TORONTO (Reuters) - Canada’s benchmark stock index climbed for the sixth straight session on Thursday, led by energy and telecom shares, but stopped short of the 19-month high it posted last week before the Federal Reserve raised U.S. interest rates.
The market has been consolidating its gains since the Nov. 8 U.S. election, said Davis Rea Chief Strategist John Johnston, who believes that technical indicators, the trend in corporate earnings and the economic outlook point to higher stock prices in the early part of 2017.
“Improving economic growth and relatively low inflation is a good mix for most asset classes.”
Domestic data showed that the annual inflation rate cooled in November and October retail sales rose more than expected, boding well for economic growth at the start of the fourth quarter.
Meanwhile, U.S. data showed that the economy grew at a 3.5 percent clip in the third quarter, its strongest in two years.
The Toronto Stock Exchange’s S&P/TSX composite index .GSPTSE closed up 29.34 points, or 0.19 percent, at 15,335.23.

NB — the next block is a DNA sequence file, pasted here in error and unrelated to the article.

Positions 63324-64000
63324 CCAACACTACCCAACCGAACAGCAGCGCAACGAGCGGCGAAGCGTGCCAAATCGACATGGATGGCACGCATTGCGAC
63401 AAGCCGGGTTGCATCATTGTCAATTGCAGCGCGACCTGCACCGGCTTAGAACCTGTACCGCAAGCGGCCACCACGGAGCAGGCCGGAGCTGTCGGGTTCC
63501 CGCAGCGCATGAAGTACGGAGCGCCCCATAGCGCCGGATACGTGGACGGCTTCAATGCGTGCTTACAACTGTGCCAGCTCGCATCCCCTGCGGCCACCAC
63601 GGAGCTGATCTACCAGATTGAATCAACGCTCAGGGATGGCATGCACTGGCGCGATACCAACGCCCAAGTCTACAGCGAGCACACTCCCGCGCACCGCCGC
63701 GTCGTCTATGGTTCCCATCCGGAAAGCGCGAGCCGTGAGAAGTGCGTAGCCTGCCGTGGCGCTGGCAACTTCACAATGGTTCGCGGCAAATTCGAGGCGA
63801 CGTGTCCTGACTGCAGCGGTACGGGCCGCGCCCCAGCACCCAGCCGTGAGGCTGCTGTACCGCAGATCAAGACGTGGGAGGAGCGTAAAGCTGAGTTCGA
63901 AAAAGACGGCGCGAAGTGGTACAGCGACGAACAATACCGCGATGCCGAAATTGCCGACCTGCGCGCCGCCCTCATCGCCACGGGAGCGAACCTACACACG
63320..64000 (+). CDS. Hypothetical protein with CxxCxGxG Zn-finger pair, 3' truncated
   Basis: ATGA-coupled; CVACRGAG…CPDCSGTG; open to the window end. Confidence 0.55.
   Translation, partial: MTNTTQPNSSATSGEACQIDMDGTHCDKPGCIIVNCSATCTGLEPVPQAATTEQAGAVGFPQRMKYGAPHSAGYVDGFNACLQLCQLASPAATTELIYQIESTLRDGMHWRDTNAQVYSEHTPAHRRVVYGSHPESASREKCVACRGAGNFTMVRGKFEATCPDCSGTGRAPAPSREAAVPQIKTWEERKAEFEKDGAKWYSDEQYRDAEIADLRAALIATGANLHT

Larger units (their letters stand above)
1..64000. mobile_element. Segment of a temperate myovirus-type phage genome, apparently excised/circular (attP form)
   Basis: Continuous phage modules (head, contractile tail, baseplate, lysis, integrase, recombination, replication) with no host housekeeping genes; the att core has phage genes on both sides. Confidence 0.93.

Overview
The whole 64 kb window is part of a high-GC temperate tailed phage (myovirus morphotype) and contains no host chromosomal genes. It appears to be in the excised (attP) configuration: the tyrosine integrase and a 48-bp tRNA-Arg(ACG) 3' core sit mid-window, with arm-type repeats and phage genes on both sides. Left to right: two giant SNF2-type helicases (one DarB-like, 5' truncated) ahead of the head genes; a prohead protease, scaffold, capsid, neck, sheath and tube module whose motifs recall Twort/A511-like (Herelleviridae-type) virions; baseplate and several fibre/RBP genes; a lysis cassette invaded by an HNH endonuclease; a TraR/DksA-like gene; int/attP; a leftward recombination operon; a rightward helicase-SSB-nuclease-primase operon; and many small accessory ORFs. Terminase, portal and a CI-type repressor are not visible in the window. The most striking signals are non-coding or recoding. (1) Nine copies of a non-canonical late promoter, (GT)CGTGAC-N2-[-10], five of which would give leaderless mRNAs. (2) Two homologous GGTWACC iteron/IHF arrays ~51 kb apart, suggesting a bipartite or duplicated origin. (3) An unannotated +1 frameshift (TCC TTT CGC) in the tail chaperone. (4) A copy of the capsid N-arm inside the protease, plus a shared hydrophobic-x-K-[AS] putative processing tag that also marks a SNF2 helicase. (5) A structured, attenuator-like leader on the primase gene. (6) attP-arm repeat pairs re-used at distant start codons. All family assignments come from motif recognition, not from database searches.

It has rallied nearly 18 percent this year and 4.6 percent since the U.S. election, helped by the prospect of U.S. economic stimulus and a recent OPEC agreement to cut oil production.
Last week it touched its highest since May 2015 at 15,414.57.
The energy group climbed 0.2 percent overall as oil prices rose.
U.S. crude oil CLc1 settled up 46 cents at $52.95 a barrel, supported by strong U.S. economic data and optimism that crude producers would abide by their agreement to limit output. [O/R]
Canada’s telecom regulator ruled late on Wednesday that broadband internet access will be considered a basic service, setting up a fund that providers will pay into to improve access to high-speed services in rural and isolated areas of the country.
Just four of the index’s 10 main industry groups ended higher.
The materials group, which includes precious and base metals miners and fertilizer companies, was nearly unchanged.
Gold futures GCc1 fell 0.2 percent to $1,128.5 an ounce. [GOL/]
Financials were also little changed as gains for some heavyweight bank stocks were offset by declines for some major insurers, with Manulife Financial Corp (MFC.TO) down 0.7 percent at C$24.44.
Additional reporting by Alastair Sharp; Editing by Phil Berlowitz and James Dalgleish